That would explain why the three 42” high wall outlets in my garage share a 20 A GFCI breaker. I don’t have a work bench but I guess it was setup for it.


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Only if you are charging from your kitchen counter as that's the only place they are required (actually any counter top outlet). So unless your house is overbuilt electrically speaking, not that common. That being said I have a outlet above my workbench that is 15 amp because it was built before the 20 amp counter top rule was in effect. It's not split receptacle because there is only one.
The only 5-20 in my house is next to the 14-50 used for EV charging. I use it for vacuum cleaner, 12v battery charging, and so on.

But look around in public places like parking garages and elsewhere. They are actually very common. A number of EVs can charge at 16 amps and even higher at 120v. But not the Volt.
 

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But look around in public places like parking garages and elsewhere. They are actually very common. A number of EVs can charge at 16 amps and even higher at 120v. But not the Volt.
Commercial installations often have different code requirements than residences. That's what I'm saying. The Volt was set for the most common home charging situation, not that it couldn't have been otherwise.
 

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Commercial installations often have different code requirements than residences. That's what I'm saying. The Volt was set for the most common home charging situation, not that it couldn't have been otherwise.
Yeah, it's a shame... I know GM was just covering their butt, but it'd nice to trust your customer a bit more. Having 16A on a 20A circuit would give a nice speed bump when available (my home installation is a dedicated 20A 120V outlet). Tesla lets you do it, not sure about any others.
 

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Only if you are charging from your kitchen counter as that's the only place they are required (actually any counter top outlet). So unless your house is overbuilt electrically speaking, not that common. That being said I have a outlet above my workbench that is 15 amp because it was built before the 20 amp counter top rule was in effect. It's not split receptacle because there is only one.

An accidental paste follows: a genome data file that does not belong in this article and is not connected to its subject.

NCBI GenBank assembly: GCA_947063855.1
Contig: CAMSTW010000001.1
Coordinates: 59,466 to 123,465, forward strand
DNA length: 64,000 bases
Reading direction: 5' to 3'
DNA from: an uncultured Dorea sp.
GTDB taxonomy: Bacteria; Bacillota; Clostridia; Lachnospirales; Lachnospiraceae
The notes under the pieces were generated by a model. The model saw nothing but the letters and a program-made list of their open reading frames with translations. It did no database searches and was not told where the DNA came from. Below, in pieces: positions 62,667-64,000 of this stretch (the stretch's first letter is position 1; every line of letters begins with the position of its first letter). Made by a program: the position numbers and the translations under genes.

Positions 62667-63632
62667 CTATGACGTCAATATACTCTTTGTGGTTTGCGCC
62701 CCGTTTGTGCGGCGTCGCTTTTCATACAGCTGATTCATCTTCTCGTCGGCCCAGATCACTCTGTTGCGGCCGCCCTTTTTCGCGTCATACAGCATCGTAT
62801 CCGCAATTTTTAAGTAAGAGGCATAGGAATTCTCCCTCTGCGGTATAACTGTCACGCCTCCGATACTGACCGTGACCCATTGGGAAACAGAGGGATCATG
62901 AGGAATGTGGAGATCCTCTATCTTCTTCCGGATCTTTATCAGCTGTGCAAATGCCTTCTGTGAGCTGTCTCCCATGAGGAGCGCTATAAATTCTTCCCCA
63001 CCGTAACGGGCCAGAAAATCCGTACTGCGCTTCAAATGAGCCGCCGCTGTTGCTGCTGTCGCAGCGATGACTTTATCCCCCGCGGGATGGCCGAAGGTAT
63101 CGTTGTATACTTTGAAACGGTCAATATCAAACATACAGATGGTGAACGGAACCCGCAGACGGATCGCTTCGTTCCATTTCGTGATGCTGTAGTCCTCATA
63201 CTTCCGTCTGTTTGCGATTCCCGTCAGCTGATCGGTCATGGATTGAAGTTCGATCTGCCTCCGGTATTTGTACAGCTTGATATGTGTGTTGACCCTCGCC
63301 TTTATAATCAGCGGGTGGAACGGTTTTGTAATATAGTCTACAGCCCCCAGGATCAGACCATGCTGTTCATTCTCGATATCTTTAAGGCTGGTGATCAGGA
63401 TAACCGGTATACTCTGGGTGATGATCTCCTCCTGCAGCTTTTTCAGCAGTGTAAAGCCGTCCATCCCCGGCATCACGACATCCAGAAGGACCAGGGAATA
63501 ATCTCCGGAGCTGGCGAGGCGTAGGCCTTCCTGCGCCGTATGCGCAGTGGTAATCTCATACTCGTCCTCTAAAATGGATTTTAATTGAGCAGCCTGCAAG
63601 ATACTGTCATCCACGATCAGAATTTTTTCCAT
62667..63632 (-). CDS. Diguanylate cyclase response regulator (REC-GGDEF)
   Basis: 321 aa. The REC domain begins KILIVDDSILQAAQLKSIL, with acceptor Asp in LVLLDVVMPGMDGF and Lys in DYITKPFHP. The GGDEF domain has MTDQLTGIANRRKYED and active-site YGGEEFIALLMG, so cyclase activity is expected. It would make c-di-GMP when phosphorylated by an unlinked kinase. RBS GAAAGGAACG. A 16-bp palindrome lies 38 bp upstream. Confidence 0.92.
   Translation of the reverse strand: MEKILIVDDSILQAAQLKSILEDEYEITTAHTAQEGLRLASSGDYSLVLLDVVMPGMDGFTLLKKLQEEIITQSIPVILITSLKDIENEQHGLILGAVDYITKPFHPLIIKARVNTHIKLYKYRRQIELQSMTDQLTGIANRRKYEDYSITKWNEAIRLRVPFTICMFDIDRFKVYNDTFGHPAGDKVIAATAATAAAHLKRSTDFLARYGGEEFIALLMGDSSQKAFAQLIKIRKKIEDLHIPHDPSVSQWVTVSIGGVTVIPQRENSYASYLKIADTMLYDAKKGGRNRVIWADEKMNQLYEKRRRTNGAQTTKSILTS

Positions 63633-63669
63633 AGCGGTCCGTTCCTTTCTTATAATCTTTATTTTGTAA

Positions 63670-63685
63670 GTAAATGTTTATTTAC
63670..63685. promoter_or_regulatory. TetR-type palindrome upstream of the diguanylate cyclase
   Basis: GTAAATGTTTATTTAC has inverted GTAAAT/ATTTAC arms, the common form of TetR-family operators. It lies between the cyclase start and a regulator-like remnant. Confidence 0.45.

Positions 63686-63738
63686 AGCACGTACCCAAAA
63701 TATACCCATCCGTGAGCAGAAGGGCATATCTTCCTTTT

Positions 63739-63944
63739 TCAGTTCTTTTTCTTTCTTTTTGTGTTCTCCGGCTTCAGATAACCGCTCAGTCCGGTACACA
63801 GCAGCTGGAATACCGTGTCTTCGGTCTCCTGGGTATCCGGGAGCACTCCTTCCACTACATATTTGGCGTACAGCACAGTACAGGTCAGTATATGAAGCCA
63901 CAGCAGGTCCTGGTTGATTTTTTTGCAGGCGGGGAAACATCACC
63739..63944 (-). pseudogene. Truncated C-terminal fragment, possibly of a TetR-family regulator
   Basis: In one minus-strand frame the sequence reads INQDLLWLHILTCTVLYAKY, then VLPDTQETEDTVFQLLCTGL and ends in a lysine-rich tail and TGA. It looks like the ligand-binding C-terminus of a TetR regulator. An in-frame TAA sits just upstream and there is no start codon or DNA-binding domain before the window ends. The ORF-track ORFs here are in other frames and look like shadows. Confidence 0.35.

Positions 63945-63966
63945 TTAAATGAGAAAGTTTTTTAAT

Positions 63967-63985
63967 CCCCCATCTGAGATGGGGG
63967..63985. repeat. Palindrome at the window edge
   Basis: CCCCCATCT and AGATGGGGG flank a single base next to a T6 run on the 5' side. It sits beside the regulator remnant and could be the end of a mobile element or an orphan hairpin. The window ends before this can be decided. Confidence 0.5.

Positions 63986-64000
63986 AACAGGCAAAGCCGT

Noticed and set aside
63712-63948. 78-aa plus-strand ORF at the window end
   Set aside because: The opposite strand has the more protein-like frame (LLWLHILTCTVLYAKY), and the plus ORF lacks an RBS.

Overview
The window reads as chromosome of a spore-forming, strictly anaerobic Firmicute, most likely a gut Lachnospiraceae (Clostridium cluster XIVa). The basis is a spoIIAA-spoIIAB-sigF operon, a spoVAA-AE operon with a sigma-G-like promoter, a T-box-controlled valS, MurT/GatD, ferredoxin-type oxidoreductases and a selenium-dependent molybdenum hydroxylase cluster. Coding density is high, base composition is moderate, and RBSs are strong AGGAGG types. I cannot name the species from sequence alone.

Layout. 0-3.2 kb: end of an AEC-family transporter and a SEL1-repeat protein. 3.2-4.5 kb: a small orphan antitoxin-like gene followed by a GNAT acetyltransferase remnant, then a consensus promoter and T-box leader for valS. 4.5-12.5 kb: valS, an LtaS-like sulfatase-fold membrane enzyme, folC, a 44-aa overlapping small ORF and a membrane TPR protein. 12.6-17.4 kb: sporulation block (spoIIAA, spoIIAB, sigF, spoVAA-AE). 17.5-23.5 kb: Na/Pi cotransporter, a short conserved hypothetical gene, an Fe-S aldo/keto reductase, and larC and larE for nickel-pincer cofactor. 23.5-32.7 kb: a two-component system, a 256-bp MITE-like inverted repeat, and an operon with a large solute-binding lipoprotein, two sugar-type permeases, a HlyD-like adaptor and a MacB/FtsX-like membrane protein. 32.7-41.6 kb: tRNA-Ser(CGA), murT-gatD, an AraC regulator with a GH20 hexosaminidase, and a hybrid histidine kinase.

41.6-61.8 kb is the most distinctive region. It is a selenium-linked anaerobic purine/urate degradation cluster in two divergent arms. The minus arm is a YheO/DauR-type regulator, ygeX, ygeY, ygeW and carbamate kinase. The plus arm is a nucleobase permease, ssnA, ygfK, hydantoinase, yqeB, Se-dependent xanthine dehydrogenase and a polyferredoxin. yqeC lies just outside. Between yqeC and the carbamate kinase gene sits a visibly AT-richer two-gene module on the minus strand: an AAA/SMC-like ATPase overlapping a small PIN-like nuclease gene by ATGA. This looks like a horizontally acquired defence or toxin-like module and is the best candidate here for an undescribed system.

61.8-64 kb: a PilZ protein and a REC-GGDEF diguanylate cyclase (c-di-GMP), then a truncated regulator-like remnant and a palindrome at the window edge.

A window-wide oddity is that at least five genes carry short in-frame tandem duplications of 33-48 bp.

I think my garage has 20A circuit. My outdoor plugs may have them as well.
 

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Discussion Starter #18
Thanks for the replies. I figured 12A was the max for the Volt. I was curious because we bought an Outlander PHEV for my wife and for that vehicle, the charging rate is controlled by an 8/12 amp switch on the EVSE.
 

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I think my garage has 20A circuit. My outdoor plugs may have them as well.
My garage has 20A as well (one) but only because I put it in for my 120V welder. I checked with my brother-in-law as he has his own house building company and he reiterated what I said with exception that all 15 amp circuits are on arc fault breakers. Only counter plugs are 20A. There is nothing to stop any one from building over code though. Unless specifically requested on a custom built house you aren't likely to see it.
 

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Yeah, it's a shame... I know GM was just covering their butt, but it'd nice to trust your customer a bit more.
Every EV manufacturer is a bit paranoid about charging from existing outlets in their customers homes . . . . and for good reason

When a Tesla catches fire (a VERY rare event) you would think it's the only vehicle fire in the country that day, when in actuality, dozens and sometimes hundreds of ICE vehicles burn every day, but EV's are new technology, not well understood by the general public, so every overly publicized instance is a black eye on the whole industry and every manufacturer is doing all they can to make sure those don't happen

Some houses still have ancient knob and tube wiring which may not be safe for even a continuous 10 amp draw, so many EV's came with the 8 amp home use 120 volt EVSE's. Our 2012 Mitsubishi's came with a Panasonic EVSE which did 8 amps and ONLY 8 amps - Mitsubishi rightly knew that all that was needed to seriously damage the perception that EV's are safe, dependable vehicles was for one person to burn down their garage or house charging their car, so they cautiously went with a very safe 8 amp EVSE which couldn't do any more than that - One of the most popular mods was to send off your EVSE to a company and have it modified for 12 amps

You will notice that when they advertise recharge times, they always give a figure for 120 volts (plugging into an existing outlet) and then a much better sounding number for 240 volts - They don't supply a 240 volt EVSE and they assume that you will have a professional install one when you buy it, because most folks don't have 240 volts available in their garages

Thankfully, instances of EV's burning down houses or garages is very, very rare and that's largely due to the safeguards the manufacturers built into the charging process

Don